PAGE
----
As the tax season approaches you may be confused over the changes with the tax basis period reform, particularly if you have a financial year that doesn’t align with the standard 31 March or 5 April.


There has been some misunderstanding regarding whether businesses can distribute excess profits if they adjust their accounting period this year. This shift can temporarily raise tax liabilities and introduce additional administrative costs.


A misconception has been that aligning a business’s accounting period with these dates in 2023/24 prohibits the distribution of any excess profits generated under the transitional rules. However, this is not the case, despite what some might have been informed.


Understanding the Transition


The reform changes how profits are calculated for tax purposes for unincorporated businesses. Starting from the 6th of April 2024, businesses will be taxed on profits earned in each tax year, irrespective of their financial year-end. The transitional tax year of 2023/24 serves as a bridge from the previous system to this new “tax year basis” of assessment. Here, businesses may encounter “transition profits” for which they can apply overlap relief and potentially spread any excess over up to five years.


What You Need to Know


Contrary to some advice, businesses can indeed change their accounting period in 2023/24 without forfeiting the ability to spread excess profits. The legislation specifies that for the standard part of the basis period for 2023/24, it always begins at the end of the previous period and runs for 12 months. Any additional period extending to 5 April 2024 (or 31 March if that’s when the accounts are drawn up) is considered the transition part.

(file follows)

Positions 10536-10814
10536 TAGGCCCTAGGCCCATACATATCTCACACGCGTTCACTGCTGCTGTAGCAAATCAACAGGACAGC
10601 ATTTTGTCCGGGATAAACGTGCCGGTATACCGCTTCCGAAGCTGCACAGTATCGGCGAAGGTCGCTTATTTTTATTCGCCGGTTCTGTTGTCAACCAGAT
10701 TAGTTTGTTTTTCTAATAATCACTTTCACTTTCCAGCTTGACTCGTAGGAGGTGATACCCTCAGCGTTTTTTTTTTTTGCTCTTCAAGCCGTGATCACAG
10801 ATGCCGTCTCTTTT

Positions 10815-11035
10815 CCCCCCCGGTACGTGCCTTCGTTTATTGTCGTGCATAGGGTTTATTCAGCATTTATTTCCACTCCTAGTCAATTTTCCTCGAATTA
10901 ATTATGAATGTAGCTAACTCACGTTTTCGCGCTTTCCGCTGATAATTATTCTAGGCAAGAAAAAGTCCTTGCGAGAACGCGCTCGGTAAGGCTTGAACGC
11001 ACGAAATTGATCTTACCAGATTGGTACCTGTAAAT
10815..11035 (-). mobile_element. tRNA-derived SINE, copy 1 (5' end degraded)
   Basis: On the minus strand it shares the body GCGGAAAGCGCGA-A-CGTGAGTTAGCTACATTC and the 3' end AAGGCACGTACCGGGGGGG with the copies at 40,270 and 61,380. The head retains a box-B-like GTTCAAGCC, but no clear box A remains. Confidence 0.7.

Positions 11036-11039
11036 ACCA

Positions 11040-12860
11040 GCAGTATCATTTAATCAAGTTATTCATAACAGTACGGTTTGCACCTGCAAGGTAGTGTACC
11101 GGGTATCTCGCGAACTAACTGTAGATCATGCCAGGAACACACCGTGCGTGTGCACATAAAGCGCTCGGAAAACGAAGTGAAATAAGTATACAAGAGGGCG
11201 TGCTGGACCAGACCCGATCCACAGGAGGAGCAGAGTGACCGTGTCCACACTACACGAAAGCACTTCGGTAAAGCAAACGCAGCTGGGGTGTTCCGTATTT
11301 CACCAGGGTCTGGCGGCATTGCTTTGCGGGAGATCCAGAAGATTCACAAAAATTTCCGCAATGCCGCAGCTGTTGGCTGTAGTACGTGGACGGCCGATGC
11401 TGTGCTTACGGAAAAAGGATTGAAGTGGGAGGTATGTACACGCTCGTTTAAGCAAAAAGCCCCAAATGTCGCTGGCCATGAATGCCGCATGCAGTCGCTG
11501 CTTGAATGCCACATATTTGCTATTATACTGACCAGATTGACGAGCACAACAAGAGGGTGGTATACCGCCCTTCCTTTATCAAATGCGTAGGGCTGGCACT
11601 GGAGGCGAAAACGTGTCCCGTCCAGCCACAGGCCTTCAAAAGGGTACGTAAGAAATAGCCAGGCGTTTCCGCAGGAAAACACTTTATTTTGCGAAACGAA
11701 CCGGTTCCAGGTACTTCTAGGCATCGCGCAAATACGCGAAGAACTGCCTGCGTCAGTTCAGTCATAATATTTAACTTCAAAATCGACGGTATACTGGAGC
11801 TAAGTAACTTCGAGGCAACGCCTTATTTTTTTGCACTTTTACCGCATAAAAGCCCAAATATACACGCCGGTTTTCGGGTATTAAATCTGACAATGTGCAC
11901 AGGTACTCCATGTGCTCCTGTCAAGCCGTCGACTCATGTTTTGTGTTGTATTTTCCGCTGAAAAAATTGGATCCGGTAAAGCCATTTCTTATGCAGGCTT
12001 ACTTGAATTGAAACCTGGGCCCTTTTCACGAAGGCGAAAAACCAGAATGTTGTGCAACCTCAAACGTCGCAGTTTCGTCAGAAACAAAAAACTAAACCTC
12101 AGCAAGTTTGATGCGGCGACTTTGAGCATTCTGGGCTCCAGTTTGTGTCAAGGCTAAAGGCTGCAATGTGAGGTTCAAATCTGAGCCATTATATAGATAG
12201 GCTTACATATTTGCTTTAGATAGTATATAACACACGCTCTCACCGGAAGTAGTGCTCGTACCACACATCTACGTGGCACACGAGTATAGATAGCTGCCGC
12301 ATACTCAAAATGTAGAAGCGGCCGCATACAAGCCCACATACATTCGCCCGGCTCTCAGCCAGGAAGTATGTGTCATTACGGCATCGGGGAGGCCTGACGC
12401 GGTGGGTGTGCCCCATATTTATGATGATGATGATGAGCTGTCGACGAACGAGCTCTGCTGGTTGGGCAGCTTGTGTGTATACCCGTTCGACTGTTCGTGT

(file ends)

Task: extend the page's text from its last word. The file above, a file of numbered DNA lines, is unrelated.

For instance, if a business had a financial year ending on 30 April in 2022/23, the following would apply for 2023/24:

– A standard part from 1 May 2022 to 30 April 2023.

– A transition part from 1 May 2023 to 5 April 2024 (or 31 March 2024 if the accounts are drawn to that date).


This flexibility in accounting periods was intentional in the design of the new policy to encourage businesses to align their year-ends with 31 March or 5 April.


Decision Making


Businesses contemplating a change in their accounting period to either 31 March or 5 April in 2023/24 should not be deterred. However, they should consider whether to maintain a single extended set of accounts or to prepare two separate sets for different periods, as this can affect the calculation of transition profits.


Robson Laidler Accountants is closely monitoring these developments and is in contact with HMRC to rectify any miscommunications. We’re committed to providing personalised guidance to ensure that each of our clients understands and navigates these changes effectively.


Help and Support


The key takeaway is that the impact of these reforms varies significantly depending on individuals circumstances, and advice should be tailored accordingly.

We are hosting a webinar on this topic for our healthcare clients on June 13. Register here. 


Contact us for future help and support.